Certification Authority Authorization records, or CAA records, is a new DNS entry type that informs certificate authorities (CAs) about which CAs are allowed to issue a certificate for a given domain name. It’s a way for domain owners to block unaffiliated CAs from unknowingly issuing a certificate to a third-party against the expressed wishes of the domain owner.
The CAA records were formally standardized in , but not until did practically speaking all CAs agreed to check these records before issuing a certificates. By , all CAs must check and verify any CAA records before issuing a certificate. (This policy change applies to the 51 members of the the CA/Browser Forum, with other CAs to follow.)
It’s voluntary for domain owners to set these DNS records, but having them can add an extra level of protection against anyone who seek to impersonate their servers.
Here is an example section from a BIND zone file that shows what would be a common CAA resource record deployment:
These four records instructions compliant CAs in the following ways:
- Only the two CAs, Let’s Encrypt and DigiCert — as identified by their domain names, are allowed to issue certificates for the domain.
- No CA is allowed to issue a wildcard certificate for the domain. (";" represents an empty string — meaning no one.)
- Any CA other than Let’s Encrypt and DigiCert are encouraged to report any attempts at having them issue a certificate for the domain to email@example.com by email.
The value 0 is not a priority score as seen in other DNS record types, but a options flag. The value of 0 means it’s a regular record that should be processed if supported. A value of 1 means the CA must process the record or cancel the issuance process if the record is not understood. Setting this value to 1 in the above example would mean that neither DigiCert nor Let’s Encrypt could issue a certificate for the domain as neither has both identities.
The syntax of a CAA record is defined in full in RFC 6844. Check with your certificate authority about the correct values, domain names, and any additional options you may be required to set before deploying CAA records.
Here are a few points to consider and some general recommendations when deploying a CAA record:
- Allow your current CA plus one fallback CA to issue certificates. It’s a good practice to have a fallback option for any eventualities or disputes with your current CA.
- Use multiple name servers from DNS multiple providers. If one DNS server or provider is compromised, than the other may still hold the correct CAA records and would block any certificate issuance request. (This depends on the CA’s DNS lookup implementation.)
- Set long TTL of up to a week, as these records are not expected to change often. Long-lived caching can be considered a security feature when it comes to CAA records.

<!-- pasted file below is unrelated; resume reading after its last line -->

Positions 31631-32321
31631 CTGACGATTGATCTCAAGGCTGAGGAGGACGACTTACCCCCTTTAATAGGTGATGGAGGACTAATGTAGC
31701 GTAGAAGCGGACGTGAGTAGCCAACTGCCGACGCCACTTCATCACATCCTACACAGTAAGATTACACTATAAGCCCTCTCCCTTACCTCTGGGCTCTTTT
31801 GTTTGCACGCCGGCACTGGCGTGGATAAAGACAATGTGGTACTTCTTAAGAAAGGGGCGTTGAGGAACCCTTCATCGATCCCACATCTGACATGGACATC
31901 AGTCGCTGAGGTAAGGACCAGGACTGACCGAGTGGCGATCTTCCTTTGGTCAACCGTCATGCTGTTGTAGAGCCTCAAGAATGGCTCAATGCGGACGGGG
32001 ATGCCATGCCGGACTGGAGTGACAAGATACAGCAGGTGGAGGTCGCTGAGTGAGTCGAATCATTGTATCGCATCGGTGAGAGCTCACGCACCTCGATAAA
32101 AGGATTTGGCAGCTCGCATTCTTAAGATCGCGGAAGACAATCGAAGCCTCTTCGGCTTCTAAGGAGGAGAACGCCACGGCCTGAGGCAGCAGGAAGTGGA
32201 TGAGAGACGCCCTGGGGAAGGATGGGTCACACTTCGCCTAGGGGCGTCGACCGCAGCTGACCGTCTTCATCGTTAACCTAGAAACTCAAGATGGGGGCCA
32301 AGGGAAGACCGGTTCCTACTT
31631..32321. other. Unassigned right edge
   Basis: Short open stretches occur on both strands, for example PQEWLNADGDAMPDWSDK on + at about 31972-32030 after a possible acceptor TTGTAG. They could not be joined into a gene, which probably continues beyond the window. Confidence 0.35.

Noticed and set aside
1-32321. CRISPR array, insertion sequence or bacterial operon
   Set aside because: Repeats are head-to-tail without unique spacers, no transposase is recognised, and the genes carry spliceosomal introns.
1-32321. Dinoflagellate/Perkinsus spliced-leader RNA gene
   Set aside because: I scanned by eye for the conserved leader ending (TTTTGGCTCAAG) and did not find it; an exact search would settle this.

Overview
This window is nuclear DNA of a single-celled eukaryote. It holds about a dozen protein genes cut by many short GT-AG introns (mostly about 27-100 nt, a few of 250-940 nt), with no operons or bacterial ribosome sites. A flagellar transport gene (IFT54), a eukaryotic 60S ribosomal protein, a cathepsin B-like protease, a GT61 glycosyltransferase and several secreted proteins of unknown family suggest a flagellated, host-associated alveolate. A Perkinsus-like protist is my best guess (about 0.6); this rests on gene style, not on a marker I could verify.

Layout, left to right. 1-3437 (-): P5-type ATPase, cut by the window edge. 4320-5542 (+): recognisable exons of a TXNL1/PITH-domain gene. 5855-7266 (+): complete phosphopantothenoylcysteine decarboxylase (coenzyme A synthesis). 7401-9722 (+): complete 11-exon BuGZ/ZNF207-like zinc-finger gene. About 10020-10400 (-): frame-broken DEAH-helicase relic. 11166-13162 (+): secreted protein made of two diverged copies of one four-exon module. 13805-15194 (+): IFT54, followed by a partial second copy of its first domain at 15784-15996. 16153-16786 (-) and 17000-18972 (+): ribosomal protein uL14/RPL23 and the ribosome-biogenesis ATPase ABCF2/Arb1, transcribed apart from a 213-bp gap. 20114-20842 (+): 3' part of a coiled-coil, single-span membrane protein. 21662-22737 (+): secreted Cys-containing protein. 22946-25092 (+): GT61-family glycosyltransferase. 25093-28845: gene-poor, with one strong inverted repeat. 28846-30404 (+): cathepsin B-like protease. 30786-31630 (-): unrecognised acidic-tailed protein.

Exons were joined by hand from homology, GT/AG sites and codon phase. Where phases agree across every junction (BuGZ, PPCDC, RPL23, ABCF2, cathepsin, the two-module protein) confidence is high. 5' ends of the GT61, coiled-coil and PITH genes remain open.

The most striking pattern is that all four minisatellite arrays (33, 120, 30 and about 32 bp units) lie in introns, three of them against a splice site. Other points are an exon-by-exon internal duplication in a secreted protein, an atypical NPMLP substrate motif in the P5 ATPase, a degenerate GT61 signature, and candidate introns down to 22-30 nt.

- Certificates can be issued to subdomains. Be sure you set CAA records for common high-value target subdomains, even if you don’t actually use them, like www, web, secure, mail, shop, etc. Additionally, you can set up a wildcard record (*).
- Sign your CAA records using DNSSEC to prevent any in-transit tampering.
Out of Alexa Internet’s list of top one million domains, only 307 domains had deployed one or more CAA records as of . CAA is a fairly new record type, and CAs only recently committed to honoring it.
A few of Google’s domain has CAA records, including google.com, googleusercontent.com, and appspot.com but not any regional domains (like google.com.au) nor youtube.com.
A handful of certificate authorities have also created CAA records for their own domains comodo.com, including entrust.net, and symantec.com. Branded variations of these CAs don’t necessarily have CAA records. There was no correlation between which CAs support CAA checks and which have CAA records on their own domain names as of .
I believe it’s fair assessment to say that one of the largest barriers to CAA record adoption is that many managed DNS service providers don’t provide many standard DNS record types, and few of the web’s most used providers support it.
Support from managed DNS providers
Recent versions of popular DNS server software, including BIND and PowerDNS, all support CAA records. When it comes to managed DNS hosting providers, things don’t look as good. Several of the most used DNS providers don’t support creating CAA records. Below is a break down of the most common managed DNS hosting providers.
The following managed DNS hosting providers support creating CAA records:
- Amazon AWS Route 53
- Constellix DNS /
DNS Made Easy DNS
- Dyn DNS
- GoDaddy DNS
- Google Cloud DNS
- Zilore DNS
The following managed DNS hosting providers does not support creating CAA records:
- Akamai DNS
- Network Solutions DNS
Update : The above overview was updated to reflect that CloudFlare, Dyn, Gandi, and GoDaddy DNS now support CAA records.
These are some of the world’s most popular DNS providers and they’ve historically been very slow to adopt new DNS entry types (if at all). We can only hope that more of them will add support for the CAA record type.
As the recent certificate misissuance from Symantec show, CAs are not beyond misissuing certificates. If your DNS provider support creating CAA records, I’d recommend you create CAA records for your domain. The administrative overhead of adding some extra DNS records is very low, and when used together with other security tools, CAA records might help thwart a potential future malicious coup of your website.